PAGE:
Imposter syndrome is REAL, and everybody has it. Yes, even you.
It usually pops up when you start putting yourself out there as an authority in your field or when you say you can do something that you haven’t really done enough to feel super confident about it.
It took me a while to understand what imposter syndrome really was and how it affected me as an entrepreneur. What I’ve learned is that this is an unavoidable step in the entrepreneurial journey, and it’s unavoidable because you push yourself to grow. And if you’re not pushing yourself to grow, are you even an entrepreneur?
What Is Imposter Syndrome, Anyway?
I know for a fact that there are people who are WAY ahead of me in terms of their visibility and thought leadership. But some of these people have also expressed to me personally, in private, how much imposter syndrome they still experience.
By definition, imposter syndrome is the feeling of being a complete fraud in your field. All of your achievements are by luck and not hard work or trial and error. And worse, you feel like you don’t deserve anything you’ve achieved.
Yes, it’s just as terrible as it sounds. But what I’ve grown to realize by hearing this from so many people is that if you’re an entrepreneur, and you’re always pushing yourself to a place you haven’t been, imposter syndrome is a natural by-product. If you don’t have imposter syndrome, you’re probably staying where you are because you’ve gotten comfortable.
No One Gets It Right the First Time, Every Time
When you try something new for the first time, you don’t know if you’re going to succeed. And if that new thing is hard, you likely WON’T succeed at first.
Let’s dial back to when you first started doing the things you’re doing now. At what point would you even KNOW something, anyway? When do you earn that expert status? It’s nothing like school where you go chapter by chapter through a subject, take right-or-wrong tests along the way, and get a grade that “proves” how much you’ve learned. Even someone who got an A+ in their world history class probably doesn’t remember everything they “learned.”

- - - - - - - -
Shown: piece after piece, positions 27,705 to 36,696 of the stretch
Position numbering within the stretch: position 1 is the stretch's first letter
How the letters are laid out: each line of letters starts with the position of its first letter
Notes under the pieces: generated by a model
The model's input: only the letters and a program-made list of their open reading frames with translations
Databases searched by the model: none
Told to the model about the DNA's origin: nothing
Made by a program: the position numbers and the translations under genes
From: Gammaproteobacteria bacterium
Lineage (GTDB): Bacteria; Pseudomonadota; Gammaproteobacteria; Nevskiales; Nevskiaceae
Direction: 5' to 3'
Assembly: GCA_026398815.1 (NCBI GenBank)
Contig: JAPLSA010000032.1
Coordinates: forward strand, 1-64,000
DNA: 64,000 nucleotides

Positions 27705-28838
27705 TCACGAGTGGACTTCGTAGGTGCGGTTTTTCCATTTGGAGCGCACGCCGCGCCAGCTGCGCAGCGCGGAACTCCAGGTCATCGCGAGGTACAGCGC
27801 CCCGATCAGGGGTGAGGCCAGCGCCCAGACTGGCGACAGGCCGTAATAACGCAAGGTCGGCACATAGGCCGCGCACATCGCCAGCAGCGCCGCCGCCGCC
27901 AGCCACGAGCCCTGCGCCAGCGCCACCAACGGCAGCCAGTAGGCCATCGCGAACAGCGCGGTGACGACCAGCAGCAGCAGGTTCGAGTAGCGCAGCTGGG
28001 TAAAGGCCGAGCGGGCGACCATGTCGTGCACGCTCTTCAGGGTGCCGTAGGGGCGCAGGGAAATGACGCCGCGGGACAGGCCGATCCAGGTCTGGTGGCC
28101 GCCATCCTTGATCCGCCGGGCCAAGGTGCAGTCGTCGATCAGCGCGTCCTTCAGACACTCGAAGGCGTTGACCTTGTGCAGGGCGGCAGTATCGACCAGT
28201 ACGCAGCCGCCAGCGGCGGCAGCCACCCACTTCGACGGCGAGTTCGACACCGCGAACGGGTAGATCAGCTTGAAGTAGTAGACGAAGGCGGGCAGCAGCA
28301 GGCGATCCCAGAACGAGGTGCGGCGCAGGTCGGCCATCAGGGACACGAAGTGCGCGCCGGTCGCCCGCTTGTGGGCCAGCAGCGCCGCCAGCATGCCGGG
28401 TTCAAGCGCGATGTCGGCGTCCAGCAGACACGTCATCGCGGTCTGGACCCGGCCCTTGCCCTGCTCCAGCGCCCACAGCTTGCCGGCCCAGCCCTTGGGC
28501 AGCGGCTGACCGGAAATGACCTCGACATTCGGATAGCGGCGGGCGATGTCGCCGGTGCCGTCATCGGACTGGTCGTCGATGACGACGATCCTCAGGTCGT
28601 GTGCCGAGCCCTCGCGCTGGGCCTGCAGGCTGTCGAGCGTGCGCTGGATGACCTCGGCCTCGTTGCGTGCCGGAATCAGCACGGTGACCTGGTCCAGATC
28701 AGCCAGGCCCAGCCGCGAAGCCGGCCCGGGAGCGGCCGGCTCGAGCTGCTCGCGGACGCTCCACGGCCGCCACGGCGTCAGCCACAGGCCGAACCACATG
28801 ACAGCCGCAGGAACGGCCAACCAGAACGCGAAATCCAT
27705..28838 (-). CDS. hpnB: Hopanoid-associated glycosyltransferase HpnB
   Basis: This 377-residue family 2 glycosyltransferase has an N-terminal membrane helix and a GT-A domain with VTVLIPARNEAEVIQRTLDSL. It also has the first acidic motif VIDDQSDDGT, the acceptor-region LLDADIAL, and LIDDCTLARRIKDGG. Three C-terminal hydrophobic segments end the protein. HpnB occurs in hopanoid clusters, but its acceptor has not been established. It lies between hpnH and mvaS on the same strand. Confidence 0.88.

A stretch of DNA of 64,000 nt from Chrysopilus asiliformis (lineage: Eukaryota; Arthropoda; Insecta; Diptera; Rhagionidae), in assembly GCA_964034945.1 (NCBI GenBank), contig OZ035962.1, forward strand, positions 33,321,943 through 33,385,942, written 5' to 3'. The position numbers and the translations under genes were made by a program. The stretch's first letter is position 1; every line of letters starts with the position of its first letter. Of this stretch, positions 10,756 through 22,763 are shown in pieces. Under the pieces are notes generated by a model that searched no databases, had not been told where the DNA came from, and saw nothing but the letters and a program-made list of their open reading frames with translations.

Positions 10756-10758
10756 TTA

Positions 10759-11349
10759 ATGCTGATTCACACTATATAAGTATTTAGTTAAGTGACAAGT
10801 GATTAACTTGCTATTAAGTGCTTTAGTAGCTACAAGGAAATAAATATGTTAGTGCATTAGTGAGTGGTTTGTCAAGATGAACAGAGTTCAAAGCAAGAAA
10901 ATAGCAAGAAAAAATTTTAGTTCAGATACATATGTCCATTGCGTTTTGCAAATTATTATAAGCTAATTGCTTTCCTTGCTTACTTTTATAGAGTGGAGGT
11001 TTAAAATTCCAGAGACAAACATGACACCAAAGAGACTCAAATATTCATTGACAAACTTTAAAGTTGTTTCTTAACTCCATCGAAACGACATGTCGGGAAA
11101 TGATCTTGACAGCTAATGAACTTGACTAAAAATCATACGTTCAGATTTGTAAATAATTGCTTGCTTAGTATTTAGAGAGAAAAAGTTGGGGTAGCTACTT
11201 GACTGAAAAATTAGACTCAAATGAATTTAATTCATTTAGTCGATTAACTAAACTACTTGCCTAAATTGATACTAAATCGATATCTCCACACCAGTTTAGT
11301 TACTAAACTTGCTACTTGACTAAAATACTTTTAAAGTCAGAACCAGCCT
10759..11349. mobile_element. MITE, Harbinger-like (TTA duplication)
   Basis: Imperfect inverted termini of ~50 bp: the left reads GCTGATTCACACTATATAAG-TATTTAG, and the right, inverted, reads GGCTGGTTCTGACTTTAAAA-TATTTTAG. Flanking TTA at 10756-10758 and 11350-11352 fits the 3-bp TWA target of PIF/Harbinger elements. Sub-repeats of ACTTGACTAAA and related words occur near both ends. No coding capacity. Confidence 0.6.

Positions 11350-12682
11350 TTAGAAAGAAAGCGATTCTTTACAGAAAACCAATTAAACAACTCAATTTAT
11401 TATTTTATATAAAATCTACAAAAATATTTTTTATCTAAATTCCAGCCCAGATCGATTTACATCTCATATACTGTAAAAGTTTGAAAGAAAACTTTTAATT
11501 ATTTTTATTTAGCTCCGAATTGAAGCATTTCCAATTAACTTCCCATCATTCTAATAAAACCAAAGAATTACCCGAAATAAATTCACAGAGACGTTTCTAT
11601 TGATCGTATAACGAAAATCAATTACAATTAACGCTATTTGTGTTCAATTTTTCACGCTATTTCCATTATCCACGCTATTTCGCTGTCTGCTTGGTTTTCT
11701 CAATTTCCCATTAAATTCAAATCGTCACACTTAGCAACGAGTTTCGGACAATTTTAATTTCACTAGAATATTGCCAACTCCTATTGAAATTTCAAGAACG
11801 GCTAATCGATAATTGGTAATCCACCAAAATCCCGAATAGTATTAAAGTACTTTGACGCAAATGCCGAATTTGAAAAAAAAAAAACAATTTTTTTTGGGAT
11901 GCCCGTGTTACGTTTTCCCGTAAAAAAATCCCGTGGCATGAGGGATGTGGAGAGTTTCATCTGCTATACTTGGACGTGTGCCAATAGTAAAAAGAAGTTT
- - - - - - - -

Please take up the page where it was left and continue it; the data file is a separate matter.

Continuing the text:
I’ll use myself as an example. I built my business around branding, but there was a point when I didn’t know the first thing about branding. But there never was a point where I suddenly “knew” branding.
It’s an evolution that continues to this day because branding isn’t a math equation. There’s not an answer.
I remember when I first got up in front of people to speak. It was a room of 5-10 people, and I felt immediate imposter syndrome. Who was I to tell them about this topic when I was still learning a lot about it myself?
But what I know now that I want to impart on others who are intimidated by the idea of sharing what they know online or on stage is that you DO know more than the average person.
Tim Ferris says if you read three books on a subject, you’ll know more than 95% of people out there. Even if that’s half true you have a leg up on the general public.
I talked about this with my friend and owner of New York Book Editors, Natasa Lekic, on a recent episode of my podcast. She shared a great story of how she still has imposter syndrome over her ability to speak on the subject of publishing even though she built a company that does almost a million dollars in book editing every year, all by herself! Click here to listen in on our unfiltered conversation in that episode and hear more stories on my podcast, Show Your Business Who’s Boss.
Similarly, if you have worked with ten clients in your area of expertise, you know more than anyone who HASN’T done this work. Have you achieved bonafide expert status? Probably not yet, but you definitely have a LOT you can share.
How to Take Down Imposter Syndrome
I think there are two keys to combating imposter syndrome:
The first is to understand that the feeling of imposter syndrome is natural when you are growing, so try to embrace it. It means you’re stretching yourself to new heights, and only then can you achieve greater things in your business and life. Identify it for what it is and choose not to let it affect your ability to grow.
And second, be honest about what you know and don’t know. You don’t have to apologize for what you don’t know or tell people how much you don’t know, but you CAN qualify yourself with your experience. Saying things like, “After working with ten clients, I can tell you I’ve learned THIS,” takes some of the pressure off. You’re not saying you’ve spent your life studying this, but you are saying that you have enough experience to speak to what you’ve seen.
As you gain more experience and grow, you’ll have even more ways to support your credibility. Just remember that even the most well-known and well-respected people in your field have experienced imposter syndrome, and if you never felt it, it likely means you aren’t pushing yourself to grow.